He said that the agreement with Huawei is a symbol of the prosperity that comes from long-term partnerships, in this case a 20-year relationship with the Chinese business. It is a “long-standing digital partner and ahead of the curve” in spotting the potential offered by the Kingdom, he added.
“Huawei has played an instrumental role in Saudi Arabia’s development, collaborating with government and private enterprises to enhance our nation’s technological infrastructure,” said Al-Falih. “It continues to share our commitment to talent development, innovation and ambition, the values which underpin Vision 2030.”
Terry He, the CEO of Huawei Tech Investment in Saudi Arabia, said the Kingdom is a very important market for the company.
“It gives me great pleasure to announce the next step in Huawei’s commitment to the Kingdom of Saudi Arabia, to open the largest Huawei flagship store in the overseas market,” he added. “This will provide customers with an unprecedented, immersive full-scenario experience.”
Fahad Alarjani, a member of the Saudi Chinese Business Council, welcomed the agreement as a “huge success” for the Ministry of Investment, in collaboration with other Saudi ministries, in attracting high-tech investments to Saudi Arabia, “especially given that Huawei is considered a technology giant in China and the world.”
Alarjani, a doctorate-level scholar in sustainable entrepreneurship, SMEs development, and marketing strategies, said it is important that agencies in the Kingdom work together to create a fertile, world-leading environment for investors so that they can attract the latest, and sustainable, technological innovations.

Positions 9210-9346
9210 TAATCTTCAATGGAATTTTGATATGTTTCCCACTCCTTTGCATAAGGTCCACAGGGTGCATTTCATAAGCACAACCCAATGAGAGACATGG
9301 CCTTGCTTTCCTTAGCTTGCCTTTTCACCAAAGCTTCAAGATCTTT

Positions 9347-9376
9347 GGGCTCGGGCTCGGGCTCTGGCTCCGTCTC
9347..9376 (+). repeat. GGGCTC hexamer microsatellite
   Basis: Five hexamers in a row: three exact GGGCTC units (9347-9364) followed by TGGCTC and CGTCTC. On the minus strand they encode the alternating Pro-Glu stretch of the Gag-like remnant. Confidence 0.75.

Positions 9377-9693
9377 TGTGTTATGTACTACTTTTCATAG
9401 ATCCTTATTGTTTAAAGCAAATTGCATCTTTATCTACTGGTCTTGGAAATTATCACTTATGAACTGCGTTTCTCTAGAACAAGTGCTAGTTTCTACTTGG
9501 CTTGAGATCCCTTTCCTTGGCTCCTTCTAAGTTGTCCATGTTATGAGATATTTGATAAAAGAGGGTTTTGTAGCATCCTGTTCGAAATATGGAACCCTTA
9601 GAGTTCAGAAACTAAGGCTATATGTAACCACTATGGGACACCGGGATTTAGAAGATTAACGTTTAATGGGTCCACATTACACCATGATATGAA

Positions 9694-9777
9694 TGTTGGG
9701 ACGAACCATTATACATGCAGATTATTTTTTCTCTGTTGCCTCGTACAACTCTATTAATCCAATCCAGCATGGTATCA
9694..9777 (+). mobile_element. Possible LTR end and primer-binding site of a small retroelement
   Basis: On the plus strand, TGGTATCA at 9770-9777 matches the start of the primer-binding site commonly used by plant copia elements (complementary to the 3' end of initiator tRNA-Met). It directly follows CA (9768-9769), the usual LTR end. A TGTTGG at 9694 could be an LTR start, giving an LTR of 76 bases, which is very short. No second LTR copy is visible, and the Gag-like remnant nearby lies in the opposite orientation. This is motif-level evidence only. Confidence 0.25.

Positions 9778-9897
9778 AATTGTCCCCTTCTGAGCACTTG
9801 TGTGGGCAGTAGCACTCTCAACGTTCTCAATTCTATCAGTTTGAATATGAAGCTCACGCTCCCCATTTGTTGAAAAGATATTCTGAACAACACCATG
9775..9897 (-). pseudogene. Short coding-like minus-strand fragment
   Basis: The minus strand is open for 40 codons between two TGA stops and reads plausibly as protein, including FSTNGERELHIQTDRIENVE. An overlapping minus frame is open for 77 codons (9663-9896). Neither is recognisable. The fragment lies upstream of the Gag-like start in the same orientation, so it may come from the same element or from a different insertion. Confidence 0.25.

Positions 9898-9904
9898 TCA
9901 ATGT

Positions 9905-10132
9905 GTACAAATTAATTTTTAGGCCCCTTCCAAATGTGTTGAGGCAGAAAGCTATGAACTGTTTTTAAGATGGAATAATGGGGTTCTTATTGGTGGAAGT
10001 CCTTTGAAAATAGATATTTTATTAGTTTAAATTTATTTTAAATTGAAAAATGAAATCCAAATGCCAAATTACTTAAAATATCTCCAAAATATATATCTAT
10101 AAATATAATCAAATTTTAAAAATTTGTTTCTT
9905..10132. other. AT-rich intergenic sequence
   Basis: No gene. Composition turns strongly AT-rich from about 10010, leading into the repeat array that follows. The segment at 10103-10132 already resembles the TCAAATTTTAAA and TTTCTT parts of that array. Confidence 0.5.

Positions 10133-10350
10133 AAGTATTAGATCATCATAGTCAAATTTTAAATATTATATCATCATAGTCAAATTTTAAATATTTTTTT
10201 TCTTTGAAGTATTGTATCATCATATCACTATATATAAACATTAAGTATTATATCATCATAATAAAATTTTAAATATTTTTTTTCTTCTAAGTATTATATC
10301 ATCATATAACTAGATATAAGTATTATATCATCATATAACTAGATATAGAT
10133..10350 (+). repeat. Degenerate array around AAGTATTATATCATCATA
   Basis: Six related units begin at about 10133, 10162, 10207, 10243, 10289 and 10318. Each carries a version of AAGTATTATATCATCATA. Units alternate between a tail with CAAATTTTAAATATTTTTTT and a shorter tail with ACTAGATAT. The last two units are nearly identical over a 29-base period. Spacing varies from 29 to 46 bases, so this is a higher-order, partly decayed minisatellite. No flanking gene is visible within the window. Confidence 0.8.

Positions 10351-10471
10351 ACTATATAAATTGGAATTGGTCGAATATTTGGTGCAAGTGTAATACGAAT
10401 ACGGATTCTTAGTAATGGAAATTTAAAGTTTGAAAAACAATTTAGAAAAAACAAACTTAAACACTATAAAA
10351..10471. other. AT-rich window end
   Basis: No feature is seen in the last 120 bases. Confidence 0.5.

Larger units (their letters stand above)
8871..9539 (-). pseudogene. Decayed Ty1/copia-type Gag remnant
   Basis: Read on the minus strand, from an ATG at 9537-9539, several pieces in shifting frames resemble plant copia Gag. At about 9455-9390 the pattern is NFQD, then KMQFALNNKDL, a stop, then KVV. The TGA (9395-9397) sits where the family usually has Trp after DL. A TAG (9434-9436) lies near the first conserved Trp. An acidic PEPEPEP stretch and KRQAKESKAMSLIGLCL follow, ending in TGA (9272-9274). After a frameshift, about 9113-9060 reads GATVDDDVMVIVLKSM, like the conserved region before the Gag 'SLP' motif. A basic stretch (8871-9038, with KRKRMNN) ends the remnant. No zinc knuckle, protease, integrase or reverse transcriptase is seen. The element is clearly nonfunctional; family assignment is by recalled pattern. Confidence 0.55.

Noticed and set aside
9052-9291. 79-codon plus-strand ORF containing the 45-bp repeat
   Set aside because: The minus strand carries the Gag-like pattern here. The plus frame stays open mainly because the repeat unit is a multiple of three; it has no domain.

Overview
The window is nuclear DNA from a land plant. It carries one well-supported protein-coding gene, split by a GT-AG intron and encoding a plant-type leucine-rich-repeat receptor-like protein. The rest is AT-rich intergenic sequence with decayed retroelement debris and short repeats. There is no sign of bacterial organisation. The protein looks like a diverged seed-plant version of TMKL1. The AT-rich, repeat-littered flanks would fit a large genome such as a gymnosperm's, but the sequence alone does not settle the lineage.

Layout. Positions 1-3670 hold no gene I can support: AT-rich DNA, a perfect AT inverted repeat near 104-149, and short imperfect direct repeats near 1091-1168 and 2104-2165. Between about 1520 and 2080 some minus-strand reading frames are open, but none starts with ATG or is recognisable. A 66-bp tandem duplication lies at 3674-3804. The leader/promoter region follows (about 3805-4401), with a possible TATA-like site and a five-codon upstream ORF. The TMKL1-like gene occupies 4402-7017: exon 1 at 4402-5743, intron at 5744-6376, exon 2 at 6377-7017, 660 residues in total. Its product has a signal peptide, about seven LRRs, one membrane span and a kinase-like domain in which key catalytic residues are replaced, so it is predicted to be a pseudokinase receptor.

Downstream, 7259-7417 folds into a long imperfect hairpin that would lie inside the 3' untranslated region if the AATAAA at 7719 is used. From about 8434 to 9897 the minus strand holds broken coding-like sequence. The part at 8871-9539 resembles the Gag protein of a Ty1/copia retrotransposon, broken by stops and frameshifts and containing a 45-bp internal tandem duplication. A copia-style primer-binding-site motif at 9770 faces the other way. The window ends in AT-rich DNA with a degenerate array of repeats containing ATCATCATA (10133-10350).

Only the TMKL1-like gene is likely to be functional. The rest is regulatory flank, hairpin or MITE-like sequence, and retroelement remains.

“This will help to open new markets and speed up entrepreneurial development,” he added. “It is important to be aware of the fact that Chinese companies are working hard on being pioneers of 5G.”

The agreement with Huawei is a symbol of the prosperity that comes from long-term partnerships, in this case a 20-year relationship with the Chinese business.

Khalid Al-Falih, Investment minister

Saleh M. Al-Saleem, a professor of computer and information sciences at King Saud University, said: “The agreement will definitely entail training programs to transfer technology, and an investment by a company of this size in the Saudi market is an acknowledgment on its part of the huge size of the technological sector in the Kingdom.”


He added that the agreement opens the door for increased competition between the biggest international companies in the sector, and will contribute to lower costs and enhanced services in the Kingdom.
Saudi consumers also expressed excitement about the news. Pharmaceutical science graduate Ruwaid Mahalawi, 29, who lives in Jeddah and describes himself as a Huawei fan, said: “It’s nice to see big names coming into Saudi Arabia and this is only the start — it will inspire more companies to invest in the Kingdom and recognize the market is extremely welcoming.”
Saudis are a very tech savvy society, he said. “Children and adults alike use electronic devices — especially now, with the pandemic — whether it’s for work or schooling. I think it’s shedding light on how big the market is here.”
Mahalawi’s wife, 26-year-old Wajd Abdullah, is also a fan of the Chinese firm and said she ditched her iPhone for a Huawei Mate. She appreciates the added level of service that is provided when a tech brand sells its products through its own stores, rather than through third-party retailers.
“It’s always best when a brand’s own store opens,” she said. “You don’t have to worry about insurance for the gadgets or quality. The store staff will be more knowledgeable and helpful, too, and that helps to ensure customers will return.”
An opening date for the new store, which will be in Riyadh, has yet to be announced.